Annie’s change of mind changes much more though as Norman with no fictitious conference to attend (his excuse for the awayday weekend)  hangs around being . . . well . . . rather obstreperous, at least until his alcoholic stupor when he just becomes a sort of ornamental lump that snorts occasionally.

Annie’s supposed partner is . . . errrm . . . Tom, a vet with all the charisma of an anaesthetised gerbil who is under the impression that Annie’s weekend away was in fact with him and she has decided not to go because of something he had done.

This was unlikely as it appears Tom is not renowned for actually doing anything, indeed for a vet he seems to know very little about either birds or bees.

Meanwhile Reg and Sarah are a happily . . . are a married couple who are no longer needed for mother sitting duty so are enjoying (?) a family weekend get together. Sarah, you suspect, endures Reg rather than adores him, marriage having become a habit rather than an adventure, while Reg’s hobby, or rather obsession, is the stream of remarkably complicated board games he invents. His latest being a sort of cops and robbers affair he wants to try out (inflict) on the assembled guests.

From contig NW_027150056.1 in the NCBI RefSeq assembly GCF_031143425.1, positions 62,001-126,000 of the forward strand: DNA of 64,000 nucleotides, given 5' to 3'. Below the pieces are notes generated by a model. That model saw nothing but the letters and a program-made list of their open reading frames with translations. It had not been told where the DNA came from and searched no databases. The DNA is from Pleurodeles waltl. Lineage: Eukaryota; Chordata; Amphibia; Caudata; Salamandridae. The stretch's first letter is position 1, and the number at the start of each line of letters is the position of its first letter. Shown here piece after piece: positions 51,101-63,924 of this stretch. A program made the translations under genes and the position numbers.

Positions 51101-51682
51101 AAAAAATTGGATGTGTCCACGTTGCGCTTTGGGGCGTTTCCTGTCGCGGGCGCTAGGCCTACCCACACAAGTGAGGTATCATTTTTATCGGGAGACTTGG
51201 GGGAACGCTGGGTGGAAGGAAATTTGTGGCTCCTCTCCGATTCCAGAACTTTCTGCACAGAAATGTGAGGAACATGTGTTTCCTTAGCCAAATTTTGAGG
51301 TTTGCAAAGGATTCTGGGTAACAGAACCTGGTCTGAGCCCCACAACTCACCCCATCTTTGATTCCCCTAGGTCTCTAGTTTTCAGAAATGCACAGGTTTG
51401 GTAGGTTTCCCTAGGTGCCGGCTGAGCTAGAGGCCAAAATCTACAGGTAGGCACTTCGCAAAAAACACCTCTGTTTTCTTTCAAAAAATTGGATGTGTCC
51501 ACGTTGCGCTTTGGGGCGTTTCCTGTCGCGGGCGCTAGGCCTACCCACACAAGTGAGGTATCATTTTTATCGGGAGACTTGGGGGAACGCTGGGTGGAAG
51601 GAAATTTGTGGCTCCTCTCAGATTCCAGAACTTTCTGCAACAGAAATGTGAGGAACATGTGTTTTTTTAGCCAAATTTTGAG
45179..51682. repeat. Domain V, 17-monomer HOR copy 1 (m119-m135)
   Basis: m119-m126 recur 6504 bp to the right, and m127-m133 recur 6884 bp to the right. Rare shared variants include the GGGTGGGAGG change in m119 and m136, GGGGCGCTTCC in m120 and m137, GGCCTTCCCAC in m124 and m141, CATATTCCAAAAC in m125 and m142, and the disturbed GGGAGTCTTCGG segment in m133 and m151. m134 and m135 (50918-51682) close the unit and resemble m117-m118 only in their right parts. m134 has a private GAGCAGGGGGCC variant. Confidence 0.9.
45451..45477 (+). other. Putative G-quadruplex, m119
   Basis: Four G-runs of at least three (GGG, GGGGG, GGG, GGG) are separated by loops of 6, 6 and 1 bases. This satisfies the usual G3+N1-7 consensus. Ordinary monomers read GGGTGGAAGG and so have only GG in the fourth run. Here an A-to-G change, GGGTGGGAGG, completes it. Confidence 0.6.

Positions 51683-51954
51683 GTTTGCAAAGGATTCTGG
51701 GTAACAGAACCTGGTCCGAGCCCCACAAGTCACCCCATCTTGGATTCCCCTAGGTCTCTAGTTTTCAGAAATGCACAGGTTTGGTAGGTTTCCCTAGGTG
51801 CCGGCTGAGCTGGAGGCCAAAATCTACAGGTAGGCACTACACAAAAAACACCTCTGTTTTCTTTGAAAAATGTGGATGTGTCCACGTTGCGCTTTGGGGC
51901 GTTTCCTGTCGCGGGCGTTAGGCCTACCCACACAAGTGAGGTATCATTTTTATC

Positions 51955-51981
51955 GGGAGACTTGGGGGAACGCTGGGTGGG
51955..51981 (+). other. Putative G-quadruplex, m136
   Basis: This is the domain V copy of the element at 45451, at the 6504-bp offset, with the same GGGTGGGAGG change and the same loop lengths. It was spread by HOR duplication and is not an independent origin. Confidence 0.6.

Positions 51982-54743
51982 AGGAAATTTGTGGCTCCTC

Meanwhile Norman, brain functioning once more on a primitive level, contacts wife Ruth, and to cut a long, and slurred story short, Ruth, who happens to be Sarah’s sister arrives to add to . . . whatever.

So, we have three couples in a rambling house with a cat up a tree (I don’t know so don’t ask), a lover’s, or lustful (take your pick) tryst aborted, a rug with R18-rated tales to tell and . . . you really do need to see it.